ALMATY (Reuters) – Kazakhstan has signed a deal to get supplies of Russia’s first potential COVID-19 vaccine once clinical trials are complete, the Central Asian nation’s government and the backers of the Russian project said on Wednesday.
Under the deal, Kazakhstan will buy more than 2 million doses initially and could later increase the volume to 5 million doses, the Russian Direct Investment Fund (RDIF) that is backing the vaccine said in a statement.
The sides did not disclose the price of the deal. The Nur-Sultan government said the vaccine would be made available to at-risk Kazakh citizens free of charge.
The vaccine, called “Sputnik V” in homage to the world’s first satellite launched by the Soviet Union, has been hailed as safe and effective by Russian authorities and scientists following two months of small-scale human trials.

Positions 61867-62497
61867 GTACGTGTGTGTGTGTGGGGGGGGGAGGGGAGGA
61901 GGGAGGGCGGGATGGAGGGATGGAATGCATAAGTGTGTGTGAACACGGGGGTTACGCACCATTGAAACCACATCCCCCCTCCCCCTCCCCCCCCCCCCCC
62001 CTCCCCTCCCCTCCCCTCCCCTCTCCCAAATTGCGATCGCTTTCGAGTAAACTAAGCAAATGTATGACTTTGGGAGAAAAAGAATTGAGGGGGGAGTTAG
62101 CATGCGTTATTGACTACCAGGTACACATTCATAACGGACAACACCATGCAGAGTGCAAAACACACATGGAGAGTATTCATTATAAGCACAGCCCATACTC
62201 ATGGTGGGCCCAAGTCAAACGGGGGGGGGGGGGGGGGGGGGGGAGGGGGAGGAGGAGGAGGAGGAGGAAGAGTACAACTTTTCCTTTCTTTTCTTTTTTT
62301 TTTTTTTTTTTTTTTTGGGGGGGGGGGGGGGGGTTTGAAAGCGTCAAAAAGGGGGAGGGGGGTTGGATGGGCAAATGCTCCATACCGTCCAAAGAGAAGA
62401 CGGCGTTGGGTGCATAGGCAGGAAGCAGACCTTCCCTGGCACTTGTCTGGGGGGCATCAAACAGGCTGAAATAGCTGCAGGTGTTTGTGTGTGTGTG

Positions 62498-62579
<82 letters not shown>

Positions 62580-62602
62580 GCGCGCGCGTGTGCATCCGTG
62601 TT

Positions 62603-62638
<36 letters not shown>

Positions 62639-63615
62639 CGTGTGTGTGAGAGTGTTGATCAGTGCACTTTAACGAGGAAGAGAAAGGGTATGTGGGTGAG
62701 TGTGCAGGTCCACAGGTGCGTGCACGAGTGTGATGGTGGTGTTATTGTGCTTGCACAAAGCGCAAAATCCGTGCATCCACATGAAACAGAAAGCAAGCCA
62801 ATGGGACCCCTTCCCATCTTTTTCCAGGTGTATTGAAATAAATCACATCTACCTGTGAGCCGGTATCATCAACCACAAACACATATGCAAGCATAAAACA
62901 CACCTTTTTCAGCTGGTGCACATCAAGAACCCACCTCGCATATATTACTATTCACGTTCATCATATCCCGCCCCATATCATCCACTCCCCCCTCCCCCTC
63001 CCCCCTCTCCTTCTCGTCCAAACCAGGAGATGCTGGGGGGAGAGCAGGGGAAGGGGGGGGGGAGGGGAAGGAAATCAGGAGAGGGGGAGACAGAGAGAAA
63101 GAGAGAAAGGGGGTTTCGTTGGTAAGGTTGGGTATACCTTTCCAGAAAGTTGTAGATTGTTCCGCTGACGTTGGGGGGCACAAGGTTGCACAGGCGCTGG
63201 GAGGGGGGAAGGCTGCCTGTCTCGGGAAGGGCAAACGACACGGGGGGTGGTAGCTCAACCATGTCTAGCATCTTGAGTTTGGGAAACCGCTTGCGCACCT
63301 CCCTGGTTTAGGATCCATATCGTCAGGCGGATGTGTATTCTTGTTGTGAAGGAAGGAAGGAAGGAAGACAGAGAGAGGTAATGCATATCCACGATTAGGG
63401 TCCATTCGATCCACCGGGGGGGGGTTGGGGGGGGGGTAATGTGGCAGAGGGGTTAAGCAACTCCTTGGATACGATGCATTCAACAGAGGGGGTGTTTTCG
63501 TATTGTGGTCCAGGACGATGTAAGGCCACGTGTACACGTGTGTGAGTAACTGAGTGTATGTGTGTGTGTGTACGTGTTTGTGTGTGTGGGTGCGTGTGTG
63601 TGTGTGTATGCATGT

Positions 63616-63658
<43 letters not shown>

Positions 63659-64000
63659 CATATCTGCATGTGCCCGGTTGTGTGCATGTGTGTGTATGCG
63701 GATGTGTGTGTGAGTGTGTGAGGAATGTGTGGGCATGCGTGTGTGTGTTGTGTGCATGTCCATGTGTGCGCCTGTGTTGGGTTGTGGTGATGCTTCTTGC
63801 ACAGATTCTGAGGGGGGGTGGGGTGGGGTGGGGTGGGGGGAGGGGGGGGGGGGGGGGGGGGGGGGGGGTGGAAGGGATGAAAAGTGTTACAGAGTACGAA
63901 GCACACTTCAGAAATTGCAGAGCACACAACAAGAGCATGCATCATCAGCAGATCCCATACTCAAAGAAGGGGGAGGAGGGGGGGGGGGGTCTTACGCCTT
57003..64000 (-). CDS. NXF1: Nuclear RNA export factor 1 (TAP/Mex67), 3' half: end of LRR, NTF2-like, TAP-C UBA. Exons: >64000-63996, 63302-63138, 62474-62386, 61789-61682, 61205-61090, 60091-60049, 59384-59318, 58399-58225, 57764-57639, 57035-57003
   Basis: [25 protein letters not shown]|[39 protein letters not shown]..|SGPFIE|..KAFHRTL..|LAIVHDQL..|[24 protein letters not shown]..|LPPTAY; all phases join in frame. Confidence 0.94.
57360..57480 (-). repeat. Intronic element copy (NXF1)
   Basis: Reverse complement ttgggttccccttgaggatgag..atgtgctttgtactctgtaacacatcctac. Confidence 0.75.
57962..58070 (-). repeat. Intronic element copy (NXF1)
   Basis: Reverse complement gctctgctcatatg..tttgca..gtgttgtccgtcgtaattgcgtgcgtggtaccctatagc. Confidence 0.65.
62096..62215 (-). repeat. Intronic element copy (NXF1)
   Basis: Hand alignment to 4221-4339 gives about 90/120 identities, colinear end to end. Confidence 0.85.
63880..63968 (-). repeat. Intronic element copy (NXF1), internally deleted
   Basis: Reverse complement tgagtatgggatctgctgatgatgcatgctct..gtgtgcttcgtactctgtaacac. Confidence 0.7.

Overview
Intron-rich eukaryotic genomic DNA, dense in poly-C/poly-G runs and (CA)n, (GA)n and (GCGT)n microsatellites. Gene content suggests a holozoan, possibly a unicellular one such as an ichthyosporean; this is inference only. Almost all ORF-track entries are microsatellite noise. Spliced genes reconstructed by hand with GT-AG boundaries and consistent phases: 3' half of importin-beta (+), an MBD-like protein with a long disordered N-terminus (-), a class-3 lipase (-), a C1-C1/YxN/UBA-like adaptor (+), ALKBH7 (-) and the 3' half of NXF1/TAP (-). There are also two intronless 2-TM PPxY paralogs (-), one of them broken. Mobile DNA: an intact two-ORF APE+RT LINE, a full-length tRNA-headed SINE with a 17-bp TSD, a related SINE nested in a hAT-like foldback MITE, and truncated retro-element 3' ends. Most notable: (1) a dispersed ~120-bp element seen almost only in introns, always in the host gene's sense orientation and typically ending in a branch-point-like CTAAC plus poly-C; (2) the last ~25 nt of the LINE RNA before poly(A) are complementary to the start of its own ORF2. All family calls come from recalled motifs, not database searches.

But Western experts have been more sceptical, warning against its use until all internationally approved testing and regulatory steps have been seen to be taken and proved a success.
The backers of the Russian project said last week they were starting large-scale trials of the vaccine that would involve more than 40,000 people and would be overseen by a foreign research body.
(Reporting by Olzhas Auyezov; Additional reporting by Maria Kiselyova in Moscow; Editing by Andrew Heavens and Hugh Lawson)